New BMWs to get electronics upgrades

  • New BMWs to get more electronics upgrades
  • Common system across BMW and Mini models
  • Will make updates easier
BMW is getting close to having a single range-wide set of electronics that will allow it to offer buyers more rapid upgrades in the car's cabins – perhaps as frequently as every year that the car is on sale.

Dr Klaus Draeger, recently BMW board member for research and development and now the man in charge of the company's purchasing, revealed that the plan for a single set of core components is designed to allow the company to give more frequent updates to the displays, applications and interfaces in the cabin.

The new 7 Series, which goes on sale in September, is the latest model to get the new set-up. It means that of BMW's line-up, only the X5, X6 and X1 use differing 'bespoke' electronics.

Dr Draeger said, 'We all know that in consumer electronics, product lives are much shorter than they are in the car industry. How long do we keep a smartphone before it is out of date – maybe 18 months or a year?

Yet a car can be on sale for six or seven years. We have been trying to find a cost-effective way of being able to upgrade our cars’ IT systems faster and we are almost there; I’d say we’re at 85% now.'

Most new cars get a heavy facelift – known as a 'mid-life' – after about three years, or roughly half-way through their existence. However, Dr Draeger says that with a unified set of electronics across BMW's range, it should be able to offer much more frequent updates.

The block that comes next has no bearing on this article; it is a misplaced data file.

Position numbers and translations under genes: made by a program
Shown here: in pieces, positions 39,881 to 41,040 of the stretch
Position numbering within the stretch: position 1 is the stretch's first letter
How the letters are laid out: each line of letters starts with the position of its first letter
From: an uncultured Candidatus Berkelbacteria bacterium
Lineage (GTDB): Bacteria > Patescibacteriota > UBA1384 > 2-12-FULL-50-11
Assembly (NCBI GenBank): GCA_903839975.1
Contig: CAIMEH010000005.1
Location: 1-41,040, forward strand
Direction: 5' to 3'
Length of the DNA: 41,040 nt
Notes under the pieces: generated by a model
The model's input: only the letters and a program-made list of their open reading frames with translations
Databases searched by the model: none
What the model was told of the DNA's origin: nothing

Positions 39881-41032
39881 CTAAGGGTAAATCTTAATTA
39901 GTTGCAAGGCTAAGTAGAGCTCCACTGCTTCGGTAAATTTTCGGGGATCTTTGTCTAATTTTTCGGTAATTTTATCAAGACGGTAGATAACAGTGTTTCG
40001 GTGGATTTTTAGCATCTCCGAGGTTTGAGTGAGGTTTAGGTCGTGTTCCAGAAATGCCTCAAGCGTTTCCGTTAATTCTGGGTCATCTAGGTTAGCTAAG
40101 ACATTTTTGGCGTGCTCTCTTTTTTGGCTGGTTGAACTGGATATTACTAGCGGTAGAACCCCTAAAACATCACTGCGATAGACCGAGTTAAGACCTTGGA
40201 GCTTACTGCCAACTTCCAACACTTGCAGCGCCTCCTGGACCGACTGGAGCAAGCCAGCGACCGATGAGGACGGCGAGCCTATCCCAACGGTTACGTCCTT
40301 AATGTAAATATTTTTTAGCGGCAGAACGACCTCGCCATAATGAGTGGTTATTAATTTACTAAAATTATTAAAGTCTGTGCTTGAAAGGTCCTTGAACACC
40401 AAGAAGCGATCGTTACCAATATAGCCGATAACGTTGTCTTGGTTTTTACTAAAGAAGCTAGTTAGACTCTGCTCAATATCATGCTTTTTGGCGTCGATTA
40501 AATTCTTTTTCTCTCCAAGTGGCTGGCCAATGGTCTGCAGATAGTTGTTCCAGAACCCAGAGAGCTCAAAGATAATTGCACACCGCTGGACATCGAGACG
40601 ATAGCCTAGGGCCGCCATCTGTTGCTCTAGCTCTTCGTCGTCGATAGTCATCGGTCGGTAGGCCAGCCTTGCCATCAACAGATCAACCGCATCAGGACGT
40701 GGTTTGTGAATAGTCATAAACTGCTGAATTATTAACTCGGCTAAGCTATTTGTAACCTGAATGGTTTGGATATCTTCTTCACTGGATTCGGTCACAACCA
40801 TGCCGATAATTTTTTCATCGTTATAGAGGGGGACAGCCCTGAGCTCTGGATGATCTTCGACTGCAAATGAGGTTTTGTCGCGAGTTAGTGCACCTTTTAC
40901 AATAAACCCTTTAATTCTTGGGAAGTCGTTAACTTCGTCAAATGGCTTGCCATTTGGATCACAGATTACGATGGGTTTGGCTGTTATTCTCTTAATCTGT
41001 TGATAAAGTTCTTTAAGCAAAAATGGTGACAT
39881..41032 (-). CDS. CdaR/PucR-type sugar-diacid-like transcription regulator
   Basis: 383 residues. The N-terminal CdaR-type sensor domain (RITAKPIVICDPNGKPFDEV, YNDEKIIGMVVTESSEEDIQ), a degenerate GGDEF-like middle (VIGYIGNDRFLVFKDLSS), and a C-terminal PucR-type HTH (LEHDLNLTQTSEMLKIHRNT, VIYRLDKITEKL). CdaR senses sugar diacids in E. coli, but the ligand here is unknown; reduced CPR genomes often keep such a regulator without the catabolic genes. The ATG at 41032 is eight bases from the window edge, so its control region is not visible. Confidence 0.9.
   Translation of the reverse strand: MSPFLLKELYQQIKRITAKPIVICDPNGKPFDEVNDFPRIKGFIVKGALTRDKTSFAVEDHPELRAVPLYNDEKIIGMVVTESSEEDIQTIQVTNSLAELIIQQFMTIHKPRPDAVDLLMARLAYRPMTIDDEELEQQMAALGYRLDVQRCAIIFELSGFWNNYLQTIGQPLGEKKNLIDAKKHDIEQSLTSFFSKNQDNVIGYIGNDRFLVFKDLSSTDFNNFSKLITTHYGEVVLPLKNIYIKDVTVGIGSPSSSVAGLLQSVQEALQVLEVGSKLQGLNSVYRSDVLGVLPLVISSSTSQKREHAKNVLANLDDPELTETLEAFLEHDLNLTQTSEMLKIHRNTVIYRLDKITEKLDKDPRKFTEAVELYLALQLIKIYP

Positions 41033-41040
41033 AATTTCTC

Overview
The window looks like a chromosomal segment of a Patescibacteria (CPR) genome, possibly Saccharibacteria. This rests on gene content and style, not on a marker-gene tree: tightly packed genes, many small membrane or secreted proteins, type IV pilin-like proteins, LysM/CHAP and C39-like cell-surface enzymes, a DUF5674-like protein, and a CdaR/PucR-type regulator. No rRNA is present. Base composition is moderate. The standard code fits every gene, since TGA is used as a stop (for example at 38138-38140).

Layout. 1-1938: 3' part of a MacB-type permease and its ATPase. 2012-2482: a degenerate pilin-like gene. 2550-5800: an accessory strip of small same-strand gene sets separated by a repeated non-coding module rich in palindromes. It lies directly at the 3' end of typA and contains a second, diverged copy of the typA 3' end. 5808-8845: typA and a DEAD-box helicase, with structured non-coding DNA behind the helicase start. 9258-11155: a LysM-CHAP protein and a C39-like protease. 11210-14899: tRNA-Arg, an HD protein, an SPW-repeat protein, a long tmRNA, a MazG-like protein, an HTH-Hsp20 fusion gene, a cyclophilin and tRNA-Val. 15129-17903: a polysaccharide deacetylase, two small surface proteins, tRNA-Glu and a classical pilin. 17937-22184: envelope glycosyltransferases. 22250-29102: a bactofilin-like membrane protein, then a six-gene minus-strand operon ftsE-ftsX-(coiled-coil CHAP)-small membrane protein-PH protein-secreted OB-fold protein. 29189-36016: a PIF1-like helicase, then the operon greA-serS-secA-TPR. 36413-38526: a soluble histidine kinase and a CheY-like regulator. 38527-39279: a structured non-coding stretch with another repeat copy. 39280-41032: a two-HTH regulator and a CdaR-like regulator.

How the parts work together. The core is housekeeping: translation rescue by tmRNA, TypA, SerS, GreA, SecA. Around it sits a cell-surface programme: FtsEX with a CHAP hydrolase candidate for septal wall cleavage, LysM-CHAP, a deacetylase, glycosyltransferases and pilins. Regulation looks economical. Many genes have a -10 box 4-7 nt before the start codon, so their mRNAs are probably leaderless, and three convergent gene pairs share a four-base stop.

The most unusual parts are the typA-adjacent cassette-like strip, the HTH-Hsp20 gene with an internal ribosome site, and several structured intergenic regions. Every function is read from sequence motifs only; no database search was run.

'It could even be possible on a model-year basis,' he said, before acknowledging that the move would also bring cost-cutting benefits to BMW because of the increased numbers of certain parts it can buy.

Dr Draeger also revealed that the next Mini, due towards the end of next year, will also use common electronics with BMWs. Currently the British-built hatchback has its own bespoke set-up, but Draeger said, 'It makes sense for us to have them all the same – Mini, BMW and even Rolls-Royce. For example, the parking sensors can be the same, and what they tell the car can be the same, but if it's all our own system then we can give the final screen – the part the owner sees – a distinctive Mini look.'

The next Mini will share more than electronic parts with BMWs; it will also share its chassis with a new small front-wheel-drive BMW hatchback.

John McIlroy

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